Today’s smaller manufacturers are creating enormous amounts of data — everything from new product designs to top-secret intellectual property, as well as a constant flow of customer and sales information that must be managed and protected every day. To say that this data is vital would be understating the value of its constant use, and any loss of information could be devastating.
For small businesses in general, the value of information has never been more important. According to the Symantec 2012 State of Information Survey, the information small businesses create and manage on a daily basis constitutes 40 percent of the value of their business. The same survey revealed that information for small businesses is expected to increase by 178 percent within a year, and for those in the manufacturing space, that number could be even higher. The reality is that over the past few years, there hasn’t been a shortage of examples in the news spotlighting businesses losing critical data, whether through cyber-attacks, natural disasters or suffering regulatory fines for compliance violations related to losing customer data. The challenge today’s smaller manufacturers face: How do they maintain productivity by protecting their intellectual property from loss?
The simple answer is to back up that information. While the answer is simple, it’s often times not so easy to execute. In some cases, smaller manufacturers often have few or no dedicated IT staff members, and they rarely have extra time to pursue any initiative that is not focused on running the day-to-day business. When there is no immediate visible risk that a data loss incident will occur, it’s easy for them to de-emphasize and even neglect regular backups — especially when backup has a historical reputation for being difficult to manage. These incidents happen all too easily and far too often, and manufacturers can no longer run under the premise that backup is not a real need.
Fortunately, it’s simpler than ever for today’s businesses to effectively ensure that they will always have access to their information. It’s just a matter of determining which backup platform is best for your business, and which vendor best meets those needs.
The Right Backup Platform
Manufacturers with onsite IT expertise may be interested in backup software that can be installed on the hardware they are already using. This means there is no need to buy new storage, and keeping their backup files onsite presents several advantages. It optimizes recovery time and can allow the company to more easily meet industry regulations, which may mandate where certain information can be stored.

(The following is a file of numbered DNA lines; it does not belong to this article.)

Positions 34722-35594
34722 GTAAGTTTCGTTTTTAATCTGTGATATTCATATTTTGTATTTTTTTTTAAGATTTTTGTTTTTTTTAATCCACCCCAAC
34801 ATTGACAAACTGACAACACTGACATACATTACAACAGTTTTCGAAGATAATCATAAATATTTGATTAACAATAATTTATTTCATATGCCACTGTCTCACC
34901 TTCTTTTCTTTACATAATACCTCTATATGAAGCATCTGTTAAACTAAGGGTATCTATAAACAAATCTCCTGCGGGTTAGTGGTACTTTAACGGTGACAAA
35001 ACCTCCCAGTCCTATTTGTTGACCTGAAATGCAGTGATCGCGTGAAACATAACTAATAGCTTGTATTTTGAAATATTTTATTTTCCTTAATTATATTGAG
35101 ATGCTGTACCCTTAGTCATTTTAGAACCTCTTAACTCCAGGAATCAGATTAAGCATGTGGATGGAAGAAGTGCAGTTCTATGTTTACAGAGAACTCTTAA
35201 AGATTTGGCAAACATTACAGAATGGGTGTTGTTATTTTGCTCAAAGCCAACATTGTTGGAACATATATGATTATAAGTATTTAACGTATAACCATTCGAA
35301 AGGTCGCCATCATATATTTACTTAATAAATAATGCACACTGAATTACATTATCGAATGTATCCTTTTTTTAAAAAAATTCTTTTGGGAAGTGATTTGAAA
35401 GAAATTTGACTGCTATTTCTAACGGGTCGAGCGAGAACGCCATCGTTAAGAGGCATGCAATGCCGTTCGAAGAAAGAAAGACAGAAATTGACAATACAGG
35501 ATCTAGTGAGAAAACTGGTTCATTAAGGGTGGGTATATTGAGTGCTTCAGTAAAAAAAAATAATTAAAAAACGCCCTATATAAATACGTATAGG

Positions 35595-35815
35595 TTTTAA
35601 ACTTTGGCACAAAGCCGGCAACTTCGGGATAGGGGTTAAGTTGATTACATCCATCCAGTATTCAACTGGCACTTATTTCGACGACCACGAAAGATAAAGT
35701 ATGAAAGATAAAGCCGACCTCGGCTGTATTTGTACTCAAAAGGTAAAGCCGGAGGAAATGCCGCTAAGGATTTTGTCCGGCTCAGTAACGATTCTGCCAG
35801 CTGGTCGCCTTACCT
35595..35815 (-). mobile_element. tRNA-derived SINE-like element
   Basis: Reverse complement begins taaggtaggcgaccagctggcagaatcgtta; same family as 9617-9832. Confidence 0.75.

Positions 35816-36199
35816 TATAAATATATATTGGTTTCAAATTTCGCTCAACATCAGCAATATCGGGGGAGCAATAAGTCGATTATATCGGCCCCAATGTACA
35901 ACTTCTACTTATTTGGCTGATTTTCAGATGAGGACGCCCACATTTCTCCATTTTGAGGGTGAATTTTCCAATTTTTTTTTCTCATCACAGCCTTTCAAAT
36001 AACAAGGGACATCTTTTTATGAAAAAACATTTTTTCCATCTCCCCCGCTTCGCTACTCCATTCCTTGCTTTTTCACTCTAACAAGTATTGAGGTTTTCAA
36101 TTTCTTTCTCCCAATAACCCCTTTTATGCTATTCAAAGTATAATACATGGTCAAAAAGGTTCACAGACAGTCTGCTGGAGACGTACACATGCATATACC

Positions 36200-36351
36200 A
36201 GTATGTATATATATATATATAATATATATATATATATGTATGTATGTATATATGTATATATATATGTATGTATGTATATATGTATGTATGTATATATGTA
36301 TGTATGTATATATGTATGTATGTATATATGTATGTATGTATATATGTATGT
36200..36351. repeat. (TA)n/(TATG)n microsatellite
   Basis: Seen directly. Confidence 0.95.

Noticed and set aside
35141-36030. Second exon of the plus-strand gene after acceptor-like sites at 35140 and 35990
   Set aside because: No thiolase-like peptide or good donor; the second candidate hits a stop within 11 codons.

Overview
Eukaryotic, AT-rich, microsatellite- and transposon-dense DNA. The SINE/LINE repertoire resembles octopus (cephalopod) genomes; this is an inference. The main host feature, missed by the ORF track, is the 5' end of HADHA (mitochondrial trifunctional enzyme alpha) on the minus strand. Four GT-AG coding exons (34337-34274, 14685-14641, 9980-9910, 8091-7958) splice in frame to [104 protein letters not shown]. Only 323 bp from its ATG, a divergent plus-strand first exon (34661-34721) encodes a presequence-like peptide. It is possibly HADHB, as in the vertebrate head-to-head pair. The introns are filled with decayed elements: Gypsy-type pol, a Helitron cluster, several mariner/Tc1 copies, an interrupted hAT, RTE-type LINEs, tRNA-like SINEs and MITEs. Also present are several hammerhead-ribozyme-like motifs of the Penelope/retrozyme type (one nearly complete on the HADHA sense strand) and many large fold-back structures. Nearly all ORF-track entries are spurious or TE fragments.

For smaller manufacturers that have perhaps one or just a few IT staff members working onsite, and are open to purchasing or upgrading their hardware, backup appliances may be the ideal solution. Appliances are a seamless package combining both software and hardware into a single device that helps reduce issues with configuration, as well as eliminating potential compatibility issues between the hardware and software. Using a backup appliance also makes support a seamless experience with one point of contact.
For organizations that have no IT presence, onsite and desire quick setup that requires no expertise, a cloud-based solution may be the best option. Cloud-based backup offers a very cost effective solution as businesses only pay for the storage they need. Cloud backup also works well for companies that have computers in multiple locations since no hardware nor IT staff is required.
The Right Backup Provider
Backup solutions have a more complex job to complete than ever before. Today’s IT environments store information not only on traditional computers but also in virtual environments, and smaller manufacturers should look for a single backup solution that can handle both tasks. One solution instead of two saves time and money, which is more important than ever, as everyone is tasked with delivering more with fewer resources to complete the task. It is critical to have the ability to restore just a single file immediately without requiring full system restore or staging that saves valuable production time. This further highlights the need to have the right information available, when you need it. Select the provider that will best meet your company’s needs.
With the right technology in place, the next step is to educate your employees on intelligent information management practices, and implement policies including what information should be archived and what should be deleted. The most effective backup results from combining the right tools with employees making the right decisions. Backup is an important part of an overall information retention plan, and now is the time to make sure it is happening — before you lose critical information.
Michael Krutikov is a Senior Global Product Marketing Manager at Symantec, focused on helping customers protecting their vital information since 2007. With a 14 year career in IT, he works on marketing partnerships and programs built from thousands of meetings with partners and customers in a constant learning mission to deliver Symantec solutions that can better address their needs.